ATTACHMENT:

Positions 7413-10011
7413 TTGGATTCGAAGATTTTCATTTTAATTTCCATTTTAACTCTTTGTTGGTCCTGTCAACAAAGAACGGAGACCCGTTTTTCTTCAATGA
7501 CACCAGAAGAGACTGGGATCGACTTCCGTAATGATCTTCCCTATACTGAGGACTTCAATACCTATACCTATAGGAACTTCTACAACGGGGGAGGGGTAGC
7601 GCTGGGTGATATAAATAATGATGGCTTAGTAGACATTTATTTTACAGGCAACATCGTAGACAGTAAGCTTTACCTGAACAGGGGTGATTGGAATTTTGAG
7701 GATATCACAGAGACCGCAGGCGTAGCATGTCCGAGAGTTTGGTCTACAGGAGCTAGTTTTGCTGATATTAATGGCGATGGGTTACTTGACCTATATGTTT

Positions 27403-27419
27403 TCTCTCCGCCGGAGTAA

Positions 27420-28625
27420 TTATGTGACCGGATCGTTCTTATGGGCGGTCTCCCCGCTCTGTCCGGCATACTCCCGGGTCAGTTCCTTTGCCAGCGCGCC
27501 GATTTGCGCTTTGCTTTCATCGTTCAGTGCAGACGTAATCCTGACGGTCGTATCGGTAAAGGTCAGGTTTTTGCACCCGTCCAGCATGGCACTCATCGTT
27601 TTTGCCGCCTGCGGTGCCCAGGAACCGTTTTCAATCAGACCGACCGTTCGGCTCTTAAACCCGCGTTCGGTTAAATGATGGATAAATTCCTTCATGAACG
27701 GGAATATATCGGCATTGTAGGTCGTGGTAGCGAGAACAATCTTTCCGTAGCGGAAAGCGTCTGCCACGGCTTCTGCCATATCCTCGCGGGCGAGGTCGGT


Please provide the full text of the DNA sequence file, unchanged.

Positions 7413-10011
7413 TTGGATTCGAAGATTTTCATTTTAATTTCCATTTTAACTCTTTGTTGGTCCTGTCAACAAAGAACGGAGACCCGTTTTTCTTCAATGA
7501 CACCAGAAGAGACTGGGATCGACTTCCGTAATGATCTTCCCTATACTGAGGACTTCAATACCTATACCTATAGGAACTTCTACAACGGGGGAGGGGTAGC
7601 GCTGGGTGATATAAATAATGATGGCTTAGTAGACATTTATTTTACAGGCAACATCGTAGACAGTAAGCTTTACCTGAACAGGGGTGATTGGAATTTTGAG
7701 GATATCACAGAGACCGCAGGCGTAGCATGTCCGAGAGTTTGGTCTACAGGAGCTAGTTTTGCTGATATTAATGGCGATGGGTTACTTGACCTATATGTTT

Positions 27403-27419
27403 TCTCTCCGCCGGAGTAA

Positions 27420-28625
27420 TTATGTGACCGGATCGTTCTTATGGGCGGTCTCCCCGCTCTGTCCGGCATACTCCCGGGTCAGTTCCTTTGCCAGCGCGCC
27501 GATTTGCGCTTTGCTTTCATCGTTCAGTGCAGACGTAATCCTGACGGTCGTATCGGTAAAGGTCAGGTTTTTGCACCCGTCCAGCATGGCACTCATCGTT
27601 TTTGCCGCCTGCGGTGCCCAGGAACCGTTTTCAATCAGACCGACCGTTCGGCTCTTAAACCCGCGTTCGGTTAAATGATGGATAAATTCCTTCATGAACG
27701 GGAATATATCGGCATTGTAGGTCGTGGTAGCGAGAACAATCTTTCCGTAGCGGAAAGCGTCTGCCACGGCTTCTGCCATATCCTCGCGGGCGAGGTCGGT